How Lindt Changed The Chocolate Industry Forever

Uniform chocolate bars lined up in a candy store like shiny cocoa soldiers are something that we all take for granted. It's easy to overlook the fact that, once upon a time, the pleasure of slowly unwrapping a satiny smooth bar of chocolate from its blanket of gold foil wasn't actually a thing. Some genius had to come up with the idea, as chocolate actually had a "before" era when it was much rougher than the velvety indulgences we know today.

As explained by Lindt, up until the 1870s, chocolate tended to be dark, brittle and hand-molded — Godiva it was not. The texture was crumbly rather than solid, and it had difficulty retaining its shape. And as described by New Food Magazine, this unrefined chocolate tended to be dry and flaky, with less nuance in its cocoa flavors. Christiano Souza, an emulsifier at the Kerry Group writes in LinkedIn that chocolate in the mid-19th century actually had a kind of sandy texture, making it quite chewy and tricky to eat. It just didn't have the melt-in-the-mouth quality that we know and love today, and was rustic, but not in a charming way.

So what changed? It all started with the son of a Swiss pharmacist and confectioner, who had a beautiful vision of what chocolate could actually be.

The accidental discovery that transformed chocolate

Michelangelo said that when he looked at a rough block of marble, he could see the "lovely apparition" of the sculpture hidden within it (via A-Z Quotes). Twenty-four-year-old Rodolphe Lindt was the candy artiste equivalent, in that he looked at the rough, crumbly chocolate slabs of the day and knew they had the potential to be smoother, silkier, and altogether more seductive. So, according to Snack History, in 1879 he set up two factories in Berne, beginning his experiments with cocoa and sugar.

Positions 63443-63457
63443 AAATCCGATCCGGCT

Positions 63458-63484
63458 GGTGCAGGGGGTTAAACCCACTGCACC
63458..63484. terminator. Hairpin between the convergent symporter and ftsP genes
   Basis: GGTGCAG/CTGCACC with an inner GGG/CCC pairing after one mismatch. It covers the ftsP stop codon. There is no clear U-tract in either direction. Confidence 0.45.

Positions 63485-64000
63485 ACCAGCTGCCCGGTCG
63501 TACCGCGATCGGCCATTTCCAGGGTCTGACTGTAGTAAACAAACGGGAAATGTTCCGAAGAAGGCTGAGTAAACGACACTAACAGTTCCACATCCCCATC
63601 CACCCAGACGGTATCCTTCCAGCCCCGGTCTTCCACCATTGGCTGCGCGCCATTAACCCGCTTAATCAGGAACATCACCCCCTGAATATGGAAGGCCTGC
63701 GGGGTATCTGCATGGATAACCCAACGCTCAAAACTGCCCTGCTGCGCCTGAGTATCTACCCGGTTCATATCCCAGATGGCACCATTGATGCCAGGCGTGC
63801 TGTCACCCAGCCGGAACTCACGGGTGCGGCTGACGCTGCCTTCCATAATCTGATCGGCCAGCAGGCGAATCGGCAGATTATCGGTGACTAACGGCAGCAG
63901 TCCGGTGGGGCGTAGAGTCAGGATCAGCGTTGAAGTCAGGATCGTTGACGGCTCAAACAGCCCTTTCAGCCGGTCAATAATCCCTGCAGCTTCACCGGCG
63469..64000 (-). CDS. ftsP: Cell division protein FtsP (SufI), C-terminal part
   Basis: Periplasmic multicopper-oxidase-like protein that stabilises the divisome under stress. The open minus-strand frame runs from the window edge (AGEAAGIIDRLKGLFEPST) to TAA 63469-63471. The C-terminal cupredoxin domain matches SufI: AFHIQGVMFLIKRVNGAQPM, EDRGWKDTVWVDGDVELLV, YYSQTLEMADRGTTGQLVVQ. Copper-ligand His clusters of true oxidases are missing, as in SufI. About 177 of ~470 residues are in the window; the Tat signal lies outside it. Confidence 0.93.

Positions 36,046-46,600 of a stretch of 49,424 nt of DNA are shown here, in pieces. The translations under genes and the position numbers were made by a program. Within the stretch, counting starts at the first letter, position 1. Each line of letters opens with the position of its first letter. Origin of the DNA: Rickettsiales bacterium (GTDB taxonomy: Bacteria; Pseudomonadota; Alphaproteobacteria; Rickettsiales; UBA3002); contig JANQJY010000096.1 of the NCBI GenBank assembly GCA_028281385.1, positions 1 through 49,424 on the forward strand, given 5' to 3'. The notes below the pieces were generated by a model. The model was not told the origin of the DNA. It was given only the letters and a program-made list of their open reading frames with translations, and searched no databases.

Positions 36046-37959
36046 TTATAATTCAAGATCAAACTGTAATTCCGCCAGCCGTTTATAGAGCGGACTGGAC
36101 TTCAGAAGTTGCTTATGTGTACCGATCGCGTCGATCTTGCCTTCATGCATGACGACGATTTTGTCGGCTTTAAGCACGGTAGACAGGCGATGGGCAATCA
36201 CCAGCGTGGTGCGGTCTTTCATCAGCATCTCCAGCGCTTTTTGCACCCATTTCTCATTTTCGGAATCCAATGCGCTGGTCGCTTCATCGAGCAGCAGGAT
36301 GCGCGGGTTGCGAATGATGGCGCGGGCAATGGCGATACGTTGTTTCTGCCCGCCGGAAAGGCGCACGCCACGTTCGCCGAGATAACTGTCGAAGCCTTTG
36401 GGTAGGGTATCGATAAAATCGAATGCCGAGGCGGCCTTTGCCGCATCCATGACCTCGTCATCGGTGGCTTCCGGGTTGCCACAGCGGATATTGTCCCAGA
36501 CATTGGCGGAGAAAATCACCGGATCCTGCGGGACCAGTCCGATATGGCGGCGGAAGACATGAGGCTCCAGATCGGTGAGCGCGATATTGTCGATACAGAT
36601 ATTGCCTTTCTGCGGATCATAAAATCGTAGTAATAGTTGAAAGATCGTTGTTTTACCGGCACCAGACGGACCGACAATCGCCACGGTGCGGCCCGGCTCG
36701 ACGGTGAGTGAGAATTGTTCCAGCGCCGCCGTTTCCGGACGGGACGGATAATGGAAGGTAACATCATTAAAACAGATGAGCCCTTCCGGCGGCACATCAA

Yet, as explained by Kerry Group, the actual invention of smoother chocolate happened by accident after an employee left a mixing machine on over the weekend. When Rodolphe arrived at the factory on Monday, a strange aroma wafted towards him and he found the vat filled with an alluring pool of chocolate. And after tasting this whipped and melted batch, he knew that his quest was over — and that is how the process of chocolate "conching" was invented.

Why conching makes chocolate taste sublime

If you've ever visited a chocolate factory and been mesmerized by the machine that churns it around and around in a vat, you've seen conching in action. As explained by Lindt, this process changed everything, as it created the smooth melt-in-the-mouth chocolate that made their brand famous. According to Grenada Chocolate, conching is essentially a lengthy mechanized process where heated liquid chocolate is mixed, agitated, and aerated. This allows the more astringent elements of the cocoa solids to vanish into vapor, leaving behind a smoother, sweeter product with more depth of flavor. What's more, you can mold it into just about any shape you like, from bars to truffle shells.

Luker Chocolate further explains that conching gives tiny particles of cocoa, sugar, and milk solids a more uniform shape, so that they can be more evenly coated with cocoa butter. The result? A creamier chocolate that is ready to melt at the first contact with your mouth. Overall, conching is responsible for much of the enticing taste, texture, and experience of contemporary chocolate.

So next time you're biting into the ear of a Lindt Bunny, remember — if it hadn't been for an absent-minded factory worker in 1870s Berne, that chocolatey rabbit wouldn't even exist.